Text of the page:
The three parks moving to cashless systems hope to reduce the time employees spend handling cash at park entrances and have more available funds to make immediate improvements to the parks.
Reservation Changes and Timed Entries
Continuing where they left off in 2022, these national parks and NPS sites will once again require timed-entry reservations, permits, or other forms of reservations heading into the 2023 travel season.
Acadia National Park, Maine
While you won’t need a reservation to enter the park, if you want to drive the famous Cadillac Summit Road between May 24 and October 22, 3023, you’ll need a vehicle reservation. These can be purchased online at Recreation.gov. This stretch of road will be undergoing construction this summer, so be sure to check the road’s status before planning your trip.
Arches National Park, Utah
From April 1 to October 31, 2023, visitors will need to reserve a timed-entry pass for access to the park. These reservations can be made online at Recreation.gov up to 3 months prior to your visit. Even if you’ve purchased an annual pass, you’ll still need to reserve a time to enter.
Glacier National Park, Montana
This park requires vehicle reservations for certain sections and popular roads. All of these reservations can be made online at Recreation.gov and include:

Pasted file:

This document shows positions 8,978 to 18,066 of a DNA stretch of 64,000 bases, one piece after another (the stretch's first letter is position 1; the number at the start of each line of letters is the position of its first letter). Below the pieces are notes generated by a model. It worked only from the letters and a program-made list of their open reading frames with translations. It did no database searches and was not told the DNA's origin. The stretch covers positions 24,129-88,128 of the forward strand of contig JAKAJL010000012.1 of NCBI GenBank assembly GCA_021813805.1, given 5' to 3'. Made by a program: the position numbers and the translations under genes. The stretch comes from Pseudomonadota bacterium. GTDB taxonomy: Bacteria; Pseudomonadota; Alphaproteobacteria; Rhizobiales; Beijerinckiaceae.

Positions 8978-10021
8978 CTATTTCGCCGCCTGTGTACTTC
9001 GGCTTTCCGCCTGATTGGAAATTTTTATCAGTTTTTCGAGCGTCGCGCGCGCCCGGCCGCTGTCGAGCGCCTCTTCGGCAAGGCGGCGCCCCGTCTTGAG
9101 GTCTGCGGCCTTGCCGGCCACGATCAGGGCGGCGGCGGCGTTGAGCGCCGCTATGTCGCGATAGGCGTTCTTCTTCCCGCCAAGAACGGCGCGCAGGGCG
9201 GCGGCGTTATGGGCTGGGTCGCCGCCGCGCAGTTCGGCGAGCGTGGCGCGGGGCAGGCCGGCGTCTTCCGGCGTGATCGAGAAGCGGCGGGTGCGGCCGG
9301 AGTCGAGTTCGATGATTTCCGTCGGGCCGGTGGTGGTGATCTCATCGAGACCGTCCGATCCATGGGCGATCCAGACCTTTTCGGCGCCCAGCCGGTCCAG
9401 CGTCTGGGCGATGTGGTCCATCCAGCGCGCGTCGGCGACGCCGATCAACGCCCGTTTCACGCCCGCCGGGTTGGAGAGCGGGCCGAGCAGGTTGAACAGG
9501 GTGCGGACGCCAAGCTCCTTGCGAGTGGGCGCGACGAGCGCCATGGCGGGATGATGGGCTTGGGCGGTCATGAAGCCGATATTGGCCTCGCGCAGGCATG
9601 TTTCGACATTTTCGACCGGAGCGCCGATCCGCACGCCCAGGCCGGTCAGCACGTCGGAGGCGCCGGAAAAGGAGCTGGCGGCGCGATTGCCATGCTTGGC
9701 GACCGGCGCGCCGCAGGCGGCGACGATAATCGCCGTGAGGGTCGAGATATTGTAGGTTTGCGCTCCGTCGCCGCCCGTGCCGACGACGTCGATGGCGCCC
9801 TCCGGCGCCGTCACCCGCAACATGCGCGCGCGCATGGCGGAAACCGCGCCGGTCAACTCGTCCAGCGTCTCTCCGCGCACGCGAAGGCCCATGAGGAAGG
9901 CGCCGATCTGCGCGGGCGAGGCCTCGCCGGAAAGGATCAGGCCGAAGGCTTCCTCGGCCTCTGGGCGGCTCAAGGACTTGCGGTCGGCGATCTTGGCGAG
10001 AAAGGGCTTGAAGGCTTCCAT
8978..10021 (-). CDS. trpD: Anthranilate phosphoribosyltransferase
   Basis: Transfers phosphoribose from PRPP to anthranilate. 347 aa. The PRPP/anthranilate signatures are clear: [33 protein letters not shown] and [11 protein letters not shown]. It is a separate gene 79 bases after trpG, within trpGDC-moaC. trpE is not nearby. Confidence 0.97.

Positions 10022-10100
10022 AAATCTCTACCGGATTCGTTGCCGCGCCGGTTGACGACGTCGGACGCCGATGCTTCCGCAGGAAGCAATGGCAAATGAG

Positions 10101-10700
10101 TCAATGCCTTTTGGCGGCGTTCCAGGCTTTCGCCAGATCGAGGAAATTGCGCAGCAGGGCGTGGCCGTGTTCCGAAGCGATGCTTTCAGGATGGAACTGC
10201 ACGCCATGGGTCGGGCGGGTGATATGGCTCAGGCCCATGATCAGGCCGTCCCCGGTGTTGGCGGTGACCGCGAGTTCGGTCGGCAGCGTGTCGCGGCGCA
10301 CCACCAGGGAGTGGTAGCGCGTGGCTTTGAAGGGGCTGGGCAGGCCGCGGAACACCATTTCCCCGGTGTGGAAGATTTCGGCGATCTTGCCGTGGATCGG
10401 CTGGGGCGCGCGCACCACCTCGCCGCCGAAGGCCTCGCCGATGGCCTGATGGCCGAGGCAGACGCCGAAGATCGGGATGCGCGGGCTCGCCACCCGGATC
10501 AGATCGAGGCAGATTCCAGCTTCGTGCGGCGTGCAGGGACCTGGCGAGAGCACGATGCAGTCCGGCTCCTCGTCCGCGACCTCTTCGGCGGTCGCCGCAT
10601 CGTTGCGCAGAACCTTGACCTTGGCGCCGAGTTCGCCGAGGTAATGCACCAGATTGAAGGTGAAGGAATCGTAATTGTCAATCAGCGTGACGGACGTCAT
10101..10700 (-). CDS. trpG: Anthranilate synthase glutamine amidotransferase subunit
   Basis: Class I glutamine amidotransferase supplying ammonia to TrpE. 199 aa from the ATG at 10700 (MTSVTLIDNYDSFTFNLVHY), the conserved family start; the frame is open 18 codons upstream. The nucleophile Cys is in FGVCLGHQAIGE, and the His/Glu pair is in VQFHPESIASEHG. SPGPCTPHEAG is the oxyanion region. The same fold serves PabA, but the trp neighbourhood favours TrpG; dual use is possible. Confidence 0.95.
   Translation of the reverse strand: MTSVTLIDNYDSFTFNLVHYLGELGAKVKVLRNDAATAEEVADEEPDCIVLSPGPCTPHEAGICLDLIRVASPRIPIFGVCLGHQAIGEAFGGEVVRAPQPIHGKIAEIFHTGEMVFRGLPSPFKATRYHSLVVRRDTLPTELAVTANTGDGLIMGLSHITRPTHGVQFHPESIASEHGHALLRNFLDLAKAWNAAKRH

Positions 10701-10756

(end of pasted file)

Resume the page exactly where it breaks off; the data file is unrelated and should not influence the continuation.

- Going-to-the-Sun Road: Reservations are required for the west entrance from May 26 to September 10, 2023. For the St. Mary entrance, reservations are required from July 1 to September 10. These reservations are valid for 3 days.
- North Fork: To access the North Fork area of the park, you must have a 1-day vehicle reservation from May 26 to September 10, 2023.
- Many Glacier Valley: One-day vehicle reservations are required for this area of the park from July 1 to September 10, 2023.
- Two Medicine: This section also requires vehicle reservations from July 1 to September 10, 2023, which are valid for 1 day.
It’s also recommended to check for road closures and conditions before planning your visit to Glacier National Park.
Haleakalā National Park, Hawaii
While you can enter the park without a reservation most of the day, if you plan to catch the sunrise at this majestic national park, you’ll need to plan in advance. Summit sunrise reservations must be made ahead of time online at Recreation.gov.